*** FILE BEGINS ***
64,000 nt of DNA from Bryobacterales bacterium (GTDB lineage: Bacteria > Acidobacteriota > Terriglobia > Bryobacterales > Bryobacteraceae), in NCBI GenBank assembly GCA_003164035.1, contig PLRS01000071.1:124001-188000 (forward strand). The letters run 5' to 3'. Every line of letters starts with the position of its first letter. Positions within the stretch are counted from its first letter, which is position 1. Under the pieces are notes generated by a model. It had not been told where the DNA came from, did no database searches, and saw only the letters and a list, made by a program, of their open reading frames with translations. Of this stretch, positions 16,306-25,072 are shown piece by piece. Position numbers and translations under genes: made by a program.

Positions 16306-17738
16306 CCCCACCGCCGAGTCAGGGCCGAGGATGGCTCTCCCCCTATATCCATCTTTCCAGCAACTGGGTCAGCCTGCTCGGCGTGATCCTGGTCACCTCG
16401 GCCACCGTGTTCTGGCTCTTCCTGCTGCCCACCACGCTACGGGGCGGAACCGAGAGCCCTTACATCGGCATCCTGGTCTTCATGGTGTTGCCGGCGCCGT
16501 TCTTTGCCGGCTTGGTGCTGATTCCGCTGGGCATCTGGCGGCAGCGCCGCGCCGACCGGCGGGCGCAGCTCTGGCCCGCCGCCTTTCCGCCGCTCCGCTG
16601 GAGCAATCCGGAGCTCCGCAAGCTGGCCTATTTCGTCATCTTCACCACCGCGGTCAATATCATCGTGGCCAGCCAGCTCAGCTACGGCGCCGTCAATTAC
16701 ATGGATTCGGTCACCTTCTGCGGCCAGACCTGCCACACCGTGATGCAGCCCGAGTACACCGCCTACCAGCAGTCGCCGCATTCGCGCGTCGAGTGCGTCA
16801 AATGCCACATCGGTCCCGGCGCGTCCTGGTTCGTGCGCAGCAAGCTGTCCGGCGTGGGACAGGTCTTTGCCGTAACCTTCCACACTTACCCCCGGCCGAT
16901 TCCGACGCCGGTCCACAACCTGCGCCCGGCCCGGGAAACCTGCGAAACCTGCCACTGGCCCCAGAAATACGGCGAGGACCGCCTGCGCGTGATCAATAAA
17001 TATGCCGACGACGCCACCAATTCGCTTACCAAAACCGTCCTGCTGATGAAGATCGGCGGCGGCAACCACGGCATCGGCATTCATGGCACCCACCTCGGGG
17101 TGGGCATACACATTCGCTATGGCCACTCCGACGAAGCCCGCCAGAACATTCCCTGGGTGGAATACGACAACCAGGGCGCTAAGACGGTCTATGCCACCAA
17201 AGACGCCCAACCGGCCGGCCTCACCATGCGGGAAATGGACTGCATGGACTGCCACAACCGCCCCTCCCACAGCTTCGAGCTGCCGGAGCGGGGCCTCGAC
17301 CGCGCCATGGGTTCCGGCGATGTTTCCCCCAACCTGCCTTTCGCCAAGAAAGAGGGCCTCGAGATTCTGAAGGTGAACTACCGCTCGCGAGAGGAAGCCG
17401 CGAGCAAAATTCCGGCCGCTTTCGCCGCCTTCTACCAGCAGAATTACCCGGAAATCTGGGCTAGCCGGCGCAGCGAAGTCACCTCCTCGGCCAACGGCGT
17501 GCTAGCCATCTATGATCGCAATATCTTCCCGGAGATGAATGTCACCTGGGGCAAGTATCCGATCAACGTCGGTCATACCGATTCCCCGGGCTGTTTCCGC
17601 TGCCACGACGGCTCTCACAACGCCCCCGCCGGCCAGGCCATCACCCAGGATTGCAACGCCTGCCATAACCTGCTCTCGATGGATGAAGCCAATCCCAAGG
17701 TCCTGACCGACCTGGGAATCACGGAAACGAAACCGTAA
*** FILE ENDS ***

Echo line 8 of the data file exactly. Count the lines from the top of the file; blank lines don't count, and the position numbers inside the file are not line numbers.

16801 AATGCCACATCGGTCCCGGCGCGTCCTGGTTCGTGCGCAGCAAGCTGTCCGGCGTGGGACAGGTCTTTGCCGTAACCTTCCACACTTACCCCCGGCCGAT